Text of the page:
Happy Birthday to Diego Rivera

Today is the birthday of Diego Rivera.  He is one of the Culture Vulture favorite artists, so any excuse to discuss him and his relationship with the Rockefeller family is greatly appreciated.

One of Rivera’s masterpieces is 1914’s Portrait of Two Women which is part of the permanent collection of the Arkansas Arts Center. The official name is Dos Mujeres.  It is a portrait of Angelina Beloff and Maria Dolores Bastian.  The former was Rivera’s first wife.

This oil on canvas stands six and a half feet tall and five and a half feet wide.

Influenced by cubists such as Picasso, Rivera adopted fracturing of form, use of multiple perspective points, and flattening of the picture plane.  Yet his take on this style of painting is distinctive.  He uses brighter colors and a larger scale than many early cubist pictures. Rivera also features highly textured surfaces executed in a variety of techniques.

The painting was a gift to the Arkansas Arts Center by Abby Rockefeller Mauzé, sister of Arkansas Governor Winthrop Rockefeller.  At the 1963 opening of the Arkansas Arts Center, James Rorimer, the director of the Metropolitan Museum of Art, remarked several times to Arts Center trustee Jeane Hamilton that the Met should have that piece. Jeane politely smiled as she remarked, “But we have it.”

Of all her brothers, Abby was closest to Winthrop. The other brothers, at best ignored, and at worst, antagonized the two.  Given the complicated relationship of Rivera with members of the Rockefeller family, it is not surprising that if Abby were to have purchased this piece, she would donate it to a facility with close ties to Winthrop.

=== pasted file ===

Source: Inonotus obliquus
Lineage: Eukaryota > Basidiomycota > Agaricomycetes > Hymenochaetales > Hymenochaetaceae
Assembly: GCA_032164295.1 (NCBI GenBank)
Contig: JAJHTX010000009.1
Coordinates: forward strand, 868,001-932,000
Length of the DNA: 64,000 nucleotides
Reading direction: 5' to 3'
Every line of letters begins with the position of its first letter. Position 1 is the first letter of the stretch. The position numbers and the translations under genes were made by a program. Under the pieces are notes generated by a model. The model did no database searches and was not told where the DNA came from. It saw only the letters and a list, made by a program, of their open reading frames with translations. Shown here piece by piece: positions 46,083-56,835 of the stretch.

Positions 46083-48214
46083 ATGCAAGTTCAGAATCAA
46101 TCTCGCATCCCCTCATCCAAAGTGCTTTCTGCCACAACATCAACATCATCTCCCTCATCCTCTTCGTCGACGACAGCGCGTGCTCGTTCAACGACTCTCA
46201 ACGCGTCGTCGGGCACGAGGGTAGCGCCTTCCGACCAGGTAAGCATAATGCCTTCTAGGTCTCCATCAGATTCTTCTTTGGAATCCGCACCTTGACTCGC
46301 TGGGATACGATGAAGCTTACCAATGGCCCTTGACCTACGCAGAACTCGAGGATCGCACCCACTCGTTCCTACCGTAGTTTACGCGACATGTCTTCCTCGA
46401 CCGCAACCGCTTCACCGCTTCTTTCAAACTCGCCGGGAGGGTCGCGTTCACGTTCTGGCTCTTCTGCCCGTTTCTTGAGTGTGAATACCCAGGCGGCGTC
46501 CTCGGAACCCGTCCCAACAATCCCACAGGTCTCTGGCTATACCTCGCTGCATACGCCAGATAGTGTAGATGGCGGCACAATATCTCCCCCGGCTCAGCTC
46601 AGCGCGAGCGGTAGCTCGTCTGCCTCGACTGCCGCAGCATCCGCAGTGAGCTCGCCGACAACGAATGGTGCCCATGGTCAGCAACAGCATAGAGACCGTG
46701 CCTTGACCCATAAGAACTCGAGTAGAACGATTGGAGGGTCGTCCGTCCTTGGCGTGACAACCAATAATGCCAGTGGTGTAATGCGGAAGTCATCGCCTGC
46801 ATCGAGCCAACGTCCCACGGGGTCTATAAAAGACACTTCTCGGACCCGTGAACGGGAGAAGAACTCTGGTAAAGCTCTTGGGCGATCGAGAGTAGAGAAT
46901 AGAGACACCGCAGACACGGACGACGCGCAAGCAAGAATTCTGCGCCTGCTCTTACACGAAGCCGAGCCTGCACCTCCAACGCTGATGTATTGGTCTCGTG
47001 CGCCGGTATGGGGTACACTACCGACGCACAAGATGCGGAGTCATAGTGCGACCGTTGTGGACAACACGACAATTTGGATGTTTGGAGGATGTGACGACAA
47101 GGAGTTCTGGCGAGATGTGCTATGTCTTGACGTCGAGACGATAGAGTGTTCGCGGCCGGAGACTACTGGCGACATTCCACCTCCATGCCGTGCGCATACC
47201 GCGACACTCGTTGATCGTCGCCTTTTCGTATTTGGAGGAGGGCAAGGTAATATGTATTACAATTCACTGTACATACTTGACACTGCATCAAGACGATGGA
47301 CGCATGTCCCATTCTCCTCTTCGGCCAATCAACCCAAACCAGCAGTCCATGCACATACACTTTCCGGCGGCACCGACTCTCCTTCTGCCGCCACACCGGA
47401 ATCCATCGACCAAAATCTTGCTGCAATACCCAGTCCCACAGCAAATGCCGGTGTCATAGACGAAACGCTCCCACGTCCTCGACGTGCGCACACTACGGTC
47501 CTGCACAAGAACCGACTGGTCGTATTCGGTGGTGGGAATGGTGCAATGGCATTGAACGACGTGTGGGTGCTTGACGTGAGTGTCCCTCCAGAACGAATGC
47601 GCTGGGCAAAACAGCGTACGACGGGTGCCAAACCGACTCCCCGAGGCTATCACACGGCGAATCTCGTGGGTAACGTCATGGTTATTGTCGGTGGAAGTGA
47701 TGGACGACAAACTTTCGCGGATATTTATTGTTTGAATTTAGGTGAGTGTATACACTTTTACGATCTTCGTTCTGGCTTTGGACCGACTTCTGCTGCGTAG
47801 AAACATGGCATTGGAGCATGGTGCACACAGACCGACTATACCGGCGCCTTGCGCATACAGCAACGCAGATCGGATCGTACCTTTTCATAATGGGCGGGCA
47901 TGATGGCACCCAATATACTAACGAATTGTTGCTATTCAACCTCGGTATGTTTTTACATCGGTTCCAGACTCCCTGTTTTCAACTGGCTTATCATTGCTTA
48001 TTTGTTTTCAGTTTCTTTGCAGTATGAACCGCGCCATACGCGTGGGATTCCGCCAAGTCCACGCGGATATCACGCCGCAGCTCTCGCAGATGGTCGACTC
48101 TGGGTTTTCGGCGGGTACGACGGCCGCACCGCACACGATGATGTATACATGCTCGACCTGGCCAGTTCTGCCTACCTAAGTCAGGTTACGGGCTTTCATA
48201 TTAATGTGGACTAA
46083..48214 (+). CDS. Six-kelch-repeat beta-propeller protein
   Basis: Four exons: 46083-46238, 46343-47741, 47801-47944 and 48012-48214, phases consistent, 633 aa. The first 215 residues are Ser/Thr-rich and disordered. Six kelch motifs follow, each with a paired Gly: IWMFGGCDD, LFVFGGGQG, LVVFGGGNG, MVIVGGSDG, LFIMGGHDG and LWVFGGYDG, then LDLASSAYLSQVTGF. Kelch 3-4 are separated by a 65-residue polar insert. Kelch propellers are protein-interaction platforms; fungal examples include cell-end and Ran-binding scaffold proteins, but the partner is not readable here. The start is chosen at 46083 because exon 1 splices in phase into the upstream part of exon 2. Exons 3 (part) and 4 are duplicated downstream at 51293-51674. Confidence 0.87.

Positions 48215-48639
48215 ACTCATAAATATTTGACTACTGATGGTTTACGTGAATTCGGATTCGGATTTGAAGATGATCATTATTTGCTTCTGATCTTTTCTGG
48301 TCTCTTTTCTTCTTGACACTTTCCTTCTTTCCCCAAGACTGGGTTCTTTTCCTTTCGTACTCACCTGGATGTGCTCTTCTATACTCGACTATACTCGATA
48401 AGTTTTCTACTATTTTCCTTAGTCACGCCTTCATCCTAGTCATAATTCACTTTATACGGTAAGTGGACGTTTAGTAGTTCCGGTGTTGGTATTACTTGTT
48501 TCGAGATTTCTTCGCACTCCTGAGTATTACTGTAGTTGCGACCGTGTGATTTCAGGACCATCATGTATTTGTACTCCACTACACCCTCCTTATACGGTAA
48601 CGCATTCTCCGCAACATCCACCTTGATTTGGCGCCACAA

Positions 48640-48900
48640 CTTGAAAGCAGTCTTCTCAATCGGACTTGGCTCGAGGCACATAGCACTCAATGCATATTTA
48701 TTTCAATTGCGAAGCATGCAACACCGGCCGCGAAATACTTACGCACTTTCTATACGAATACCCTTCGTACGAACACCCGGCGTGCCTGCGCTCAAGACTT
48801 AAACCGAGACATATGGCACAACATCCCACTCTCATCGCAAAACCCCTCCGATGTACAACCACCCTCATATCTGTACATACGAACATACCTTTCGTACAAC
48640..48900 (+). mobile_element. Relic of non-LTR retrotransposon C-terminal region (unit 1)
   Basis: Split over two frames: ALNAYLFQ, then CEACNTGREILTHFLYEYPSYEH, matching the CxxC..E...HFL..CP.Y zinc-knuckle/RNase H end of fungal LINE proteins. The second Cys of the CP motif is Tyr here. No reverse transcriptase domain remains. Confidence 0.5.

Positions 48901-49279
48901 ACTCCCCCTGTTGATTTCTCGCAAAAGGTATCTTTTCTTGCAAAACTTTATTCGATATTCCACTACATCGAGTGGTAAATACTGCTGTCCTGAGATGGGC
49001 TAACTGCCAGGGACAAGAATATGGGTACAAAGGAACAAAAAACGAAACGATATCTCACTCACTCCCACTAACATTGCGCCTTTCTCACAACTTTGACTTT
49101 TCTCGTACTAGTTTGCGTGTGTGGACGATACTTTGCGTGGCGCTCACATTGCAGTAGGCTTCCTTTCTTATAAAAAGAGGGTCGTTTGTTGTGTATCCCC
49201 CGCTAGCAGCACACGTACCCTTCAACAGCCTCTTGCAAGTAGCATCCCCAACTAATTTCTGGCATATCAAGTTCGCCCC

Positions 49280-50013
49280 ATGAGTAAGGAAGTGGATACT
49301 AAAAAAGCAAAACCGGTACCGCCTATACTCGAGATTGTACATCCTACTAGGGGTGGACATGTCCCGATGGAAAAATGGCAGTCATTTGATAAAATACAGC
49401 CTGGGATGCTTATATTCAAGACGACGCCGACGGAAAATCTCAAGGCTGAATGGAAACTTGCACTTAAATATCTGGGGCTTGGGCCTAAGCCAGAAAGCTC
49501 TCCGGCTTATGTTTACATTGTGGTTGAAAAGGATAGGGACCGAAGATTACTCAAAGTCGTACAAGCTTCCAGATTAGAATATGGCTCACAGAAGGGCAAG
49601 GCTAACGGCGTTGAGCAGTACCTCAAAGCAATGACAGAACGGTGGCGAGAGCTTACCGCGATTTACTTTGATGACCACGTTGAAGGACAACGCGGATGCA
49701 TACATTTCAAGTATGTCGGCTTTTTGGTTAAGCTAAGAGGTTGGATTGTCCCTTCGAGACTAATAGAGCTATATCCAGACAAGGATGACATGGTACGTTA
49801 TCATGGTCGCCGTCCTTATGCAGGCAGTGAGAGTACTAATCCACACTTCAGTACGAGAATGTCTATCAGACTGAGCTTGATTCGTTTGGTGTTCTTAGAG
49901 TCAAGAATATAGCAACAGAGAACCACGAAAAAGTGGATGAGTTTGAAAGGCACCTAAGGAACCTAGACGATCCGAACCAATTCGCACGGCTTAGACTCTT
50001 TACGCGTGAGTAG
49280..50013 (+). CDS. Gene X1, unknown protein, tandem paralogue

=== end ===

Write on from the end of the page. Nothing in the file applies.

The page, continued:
(Though the Rockefeller brothers had Rivera’s mural at Rockefeller Center destroyed, he maintained a cordial relationship with their mother Abby Aldrich Rockefeller — well as cordial as an anti-social Communist could be with the doyenne of capitalist NYC Society.)

Diego’s third (and fourth) wife Frida Kahlo will be the feature of an upcoming exhibit at the Arkansas Arts Center.

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An Appreciation of Cliff Fannin Baker

Two times Cliff Baker declined to hire me.

The first was, upon reflection, a “what the hell he thinking even interviewing me I was nowhere qualified for that job?!” situation.

The second time I had three interviews. Met the entire staff. And at the last minute some board members wanted to restructure staffing and go another direction.

I was disappointed. But because it was Cliff, I was not bitter.

I mean, that elfin grin. Those sparkling eyes. You could tell there were fifty-thousand ideas going through his mind at once. He was an encourager and a dreamer.

Cliff Baker willed Arkansas Rep into existence.  He had a merry band of players to join him.  But in the end, it was his vision, his determination, his blood, his sweat, and his tears that made the dream a reality.